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The Easter Islanders were more cutoff from the world then ever before. Any dreams of escaping the destroyed island were dashed by the lack of wood. The only boats they could build were small rafts and canoes made of tortoro reeds. Even fishing must have become extremely difficult at this point. The island was a wasteland, the eroded soils just barely producing enough food for the meager population to survive. It was under these conditions that the Birdman Cult arose.

Above: The rim of Rano Kau became the center of the Easter Island Birdman Cult 
It's possible that the Birdman practices has been going on during the reign of the statue cult, however, it eventually took over as the predominate religion on the island and was still in practice up till 1866-67.
High on the rim of the crater known as Rano Kau was the ceremonial village of Orongo. Built to worship the god of fertility - Makemake, it became the site of a grueling competition.
Each year leadership of the island was determined by the individual who could scale down the vertical slopes, swim out to one of three small islets in shark infested waters, and bring back the egg of the nesting Sooty Tern unbroken. The one who did this successfully was considered the Birdman of the year and was bestowed with special honors and privileges.
 

One of the most fascinating sights at Orongo are the hundreds of petroglyphs carved with birdman and Makemake images. Carved into solid basalt, they have resisted ages of harsh weather. It has been suggested that the images represent birdman competition winners. Over 480 birdman petroglyphs have been found on the island, mostly around Orongo.

As birdman images transformed the rocks so to were the islanders transformed. It seemed that the culture was beginning to rebuild itself. We will never know whether the Rapa Nui would have survived and prospered because in 1862 wave after wave of slave traders landed on Easter Island and took away all healthy individuals. In the space of one year, a level of injury, death and disease was inflicted on the population leaving a broken people, bereft of leadership. As their culture lay in disarray a new force entered the seen whose actions would forever deny the world of a true understanding of the Rapa Nui culture.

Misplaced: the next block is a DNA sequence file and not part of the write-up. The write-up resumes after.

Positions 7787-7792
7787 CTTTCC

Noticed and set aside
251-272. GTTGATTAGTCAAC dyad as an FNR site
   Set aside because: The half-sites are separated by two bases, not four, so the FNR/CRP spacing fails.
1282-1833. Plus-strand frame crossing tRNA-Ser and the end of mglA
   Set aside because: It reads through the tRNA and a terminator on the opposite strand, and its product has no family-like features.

The missionaries arrived on Easter when the people were at their most vulnerable. With their society in ruin it did not take long to convert the population to Christianity. First to go was the islanders style of dress, or lack of. Tattooing and use of body paint was banned. Destruction of Rapa Nui artworks, buildings, and sacred objects, including most of the Rongo-rongo tablets - the key to understanding their history - was swift and complete. Islanders where forced off their ancestral lands and required to live in one small section of the island while the rest of the land was used for ranching.

Eventually all pure blood Rapa Nui died out. Annexation with Chile brought new influences and today there are only a few individuals left with ties to the original population.

 

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